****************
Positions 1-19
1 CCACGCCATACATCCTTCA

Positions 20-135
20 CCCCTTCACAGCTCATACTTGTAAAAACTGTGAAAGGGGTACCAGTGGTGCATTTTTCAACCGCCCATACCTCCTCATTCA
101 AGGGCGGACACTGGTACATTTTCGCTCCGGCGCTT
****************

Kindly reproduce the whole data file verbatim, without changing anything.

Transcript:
Positions 1-19
1 CCACGCCATACATCCTTCA

Positions 20-135
20 CCCCTTCACAGCTCATACTTGTAAAAACTGTGAAAGGGGTACCAGTGGTGCATTTTTCAACCGCCCATACCTCCTCATTCA
101 AGGGCGGACACTGGTACATTTTCGCTCCGGCGCTT